Whose heart-the Lord opened

“Whose heart-the Lord opened.”—Acts xvi. 14.
It is always blessed to trace mercies to their source! And blessed when, 
through grace, we are enabled to give God his glory, and not put down to 
man’s merit what wholly originates in God’s grace. The opening of the 
heart can only be the province of Him that made it. Renewing work, as 
well as creating work, is his. He that hath the key of David, is he 
alone “that openeth, and none shutteth; and shutteth, and none openeth.” 
What a beautiful illustration hath the Holy Ghost given the church of 
this precious truth, in the instance of this woman, whose heart the Lord 
opened! We are told in her history, that she was of the city of 
Thyatira, a place remote from Philippi, where this sovereign act of 
mercy was shewn towards her. How long she had remained in a state of 
unrenewed nature, or what predisposing providence it was that brought 
her to Philippi, with other circumstances which we might have thought 
interesting to inquire after, we are not informed: the grand feature in 
her character is summed up in this short, but blessed account, “whose 
heart the Lord opened.” The Holy Ghost hath indeed recorded her name and 
occupation, by way of making this testimony concerning her: – “a certain 
woman, named Lydia, a seller of purple.” Behold, my soul! what blessed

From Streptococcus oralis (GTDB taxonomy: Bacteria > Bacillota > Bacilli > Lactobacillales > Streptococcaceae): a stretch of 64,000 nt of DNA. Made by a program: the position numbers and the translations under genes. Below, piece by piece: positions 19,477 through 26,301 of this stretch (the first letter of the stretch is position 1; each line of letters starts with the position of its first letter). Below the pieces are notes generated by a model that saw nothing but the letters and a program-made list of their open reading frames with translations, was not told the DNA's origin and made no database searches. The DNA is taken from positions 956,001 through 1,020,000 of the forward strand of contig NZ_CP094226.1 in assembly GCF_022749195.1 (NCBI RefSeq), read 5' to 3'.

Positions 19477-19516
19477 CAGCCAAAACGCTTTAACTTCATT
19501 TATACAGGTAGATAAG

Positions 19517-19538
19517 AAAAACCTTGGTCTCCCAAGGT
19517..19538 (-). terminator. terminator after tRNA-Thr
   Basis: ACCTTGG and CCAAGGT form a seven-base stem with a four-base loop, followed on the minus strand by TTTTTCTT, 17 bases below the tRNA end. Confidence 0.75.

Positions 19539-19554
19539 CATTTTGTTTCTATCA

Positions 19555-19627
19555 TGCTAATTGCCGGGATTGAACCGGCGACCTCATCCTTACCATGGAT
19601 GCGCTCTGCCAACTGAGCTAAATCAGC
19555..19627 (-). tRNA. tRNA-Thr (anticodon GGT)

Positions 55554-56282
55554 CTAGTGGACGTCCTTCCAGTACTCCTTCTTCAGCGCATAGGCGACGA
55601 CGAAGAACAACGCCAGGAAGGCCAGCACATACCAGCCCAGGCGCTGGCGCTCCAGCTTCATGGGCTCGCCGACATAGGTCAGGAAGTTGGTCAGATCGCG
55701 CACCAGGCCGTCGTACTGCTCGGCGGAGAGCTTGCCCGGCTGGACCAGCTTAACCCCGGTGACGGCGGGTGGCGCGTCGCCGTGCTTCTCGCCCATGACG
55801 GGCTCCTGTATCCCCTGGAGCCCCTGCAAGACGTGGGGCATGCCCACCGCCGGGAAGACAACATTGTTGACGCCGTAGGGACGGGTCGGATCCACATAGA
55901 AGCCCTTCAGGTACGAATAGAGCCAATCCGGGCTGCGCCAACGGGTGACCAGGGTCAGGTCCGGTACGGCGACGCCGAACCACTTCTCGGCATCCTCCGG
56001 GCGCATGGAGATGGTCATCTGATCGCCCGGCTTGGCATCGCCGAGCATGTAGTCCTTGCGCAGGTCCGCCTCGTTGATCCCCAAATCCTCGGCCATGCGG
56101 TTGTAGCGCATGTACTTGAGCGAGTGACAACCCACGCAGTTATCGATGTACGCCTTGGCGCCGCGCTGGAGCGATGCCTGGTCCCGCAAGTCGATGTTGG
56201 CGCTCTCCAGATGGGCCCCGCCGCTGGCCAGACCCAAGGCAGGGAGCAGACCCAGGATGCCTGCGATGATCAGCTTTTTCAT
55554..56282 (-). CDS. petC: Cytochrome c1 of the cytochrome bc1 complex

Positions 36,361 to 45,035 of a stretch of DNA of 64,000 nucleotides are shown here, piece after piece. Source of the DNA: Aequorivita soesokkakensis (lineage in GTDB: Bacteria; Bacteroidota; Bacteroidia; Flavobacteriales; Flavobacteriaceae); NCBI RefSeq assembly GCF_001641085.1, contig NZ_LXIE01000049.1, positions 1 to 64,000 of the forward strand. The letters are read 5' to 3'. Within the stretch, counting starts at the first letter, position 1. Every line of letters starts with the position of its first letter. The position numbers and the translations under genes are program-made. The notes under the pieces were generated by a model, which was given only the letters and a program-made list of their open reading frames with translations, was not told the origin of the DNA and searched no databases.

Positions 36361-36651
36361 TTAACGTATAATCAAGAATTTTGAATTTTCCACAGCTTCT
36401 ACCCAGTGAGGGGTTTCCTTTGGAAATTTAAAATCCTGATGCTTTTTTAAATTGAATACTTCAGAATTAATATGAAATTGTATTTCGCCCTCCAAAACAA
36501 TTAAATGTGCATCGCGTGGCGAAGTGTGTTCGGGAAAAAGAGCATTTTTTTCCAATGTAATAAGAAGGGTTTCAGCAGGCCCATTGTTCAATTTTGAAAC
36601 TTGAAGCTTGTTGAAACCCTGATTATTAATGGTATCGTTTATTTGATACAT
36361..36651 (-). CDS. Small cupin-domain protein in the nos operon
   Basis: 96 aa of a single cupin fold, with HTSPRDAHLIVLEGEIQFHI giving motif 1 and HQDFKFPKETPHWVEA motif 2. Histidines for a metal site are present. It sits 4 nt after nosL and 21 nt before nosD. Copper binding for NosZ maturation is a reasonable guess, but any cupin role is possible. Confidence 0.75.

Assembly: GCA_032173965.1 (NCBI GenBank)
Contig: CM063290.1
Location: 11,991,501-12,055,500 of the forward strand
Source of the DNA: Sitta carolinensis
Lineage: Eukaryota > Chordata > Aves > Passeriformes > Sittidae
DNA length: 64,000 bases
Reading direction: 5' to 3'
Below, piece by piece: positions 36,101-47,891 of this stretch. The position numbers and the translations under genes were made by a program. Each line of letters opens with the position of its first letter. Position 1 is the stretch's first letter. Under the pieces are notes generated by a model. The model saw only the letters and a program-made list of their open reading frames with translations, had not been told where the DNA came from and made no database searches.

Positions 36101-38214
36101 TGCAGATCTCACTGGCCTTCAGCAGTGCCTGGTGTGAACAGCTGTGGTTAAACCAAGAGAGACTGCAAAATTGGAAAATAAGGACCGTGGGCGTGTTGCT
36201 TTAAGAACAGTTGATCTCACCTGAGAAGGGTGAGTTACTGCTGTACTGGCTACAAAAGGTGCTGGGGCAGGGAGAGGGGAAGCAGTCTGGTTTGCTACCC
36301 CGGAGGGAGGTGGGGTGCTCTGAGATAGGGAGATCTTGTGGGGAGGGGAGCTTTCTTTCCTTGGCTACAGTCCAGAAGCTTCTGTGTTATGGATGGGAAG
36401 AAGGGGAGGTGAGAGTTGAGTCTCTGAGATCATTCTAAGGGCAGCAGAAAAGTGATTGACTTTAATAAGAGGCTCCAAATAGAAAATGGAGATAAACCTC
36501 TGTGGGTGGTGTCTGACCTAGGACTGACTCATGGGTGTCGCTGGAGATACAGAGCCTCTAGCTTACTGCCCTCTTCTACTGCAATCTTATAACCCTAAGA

instruction ariseth out of it, for thine evening’s meditation. What 
honourable mention is made of her, from this one blessed act, which the 
Lord wrought upon her. Poor and inconsiderable as she was in herself; 
small and of no reputation, yet her name is in the book of life! Pause, 
and contemplate the rich mercy which the Lord hath also accomplished in 
thee. Hath not he that opened Lydia’s heart, opened thine? And is it not 
his province also, that first opened it by his grace, to keep it open by 
the daily influences of his Holy Spirit? Is it not his to renew, to 
refresh, to comfort, to strengthen, and to confirm unto the end? And 
wilt thou not, my soul, with the close of day, and the opening of the 
morning, look up for these precious manifestations? Lord! do thou open 
mine eyes, mine heart, my whole soul, to the enjoyment of these gracious 
renewed visits of thy love: and let no night or morning pass, without 
receiving fresh and increasing evidences from my Lord, that Christ hath 
both opened my heart, and is “formed in my heart, the hope of glory!
Robert Hawker. The Poor Man’s Morning and Evening Portions.

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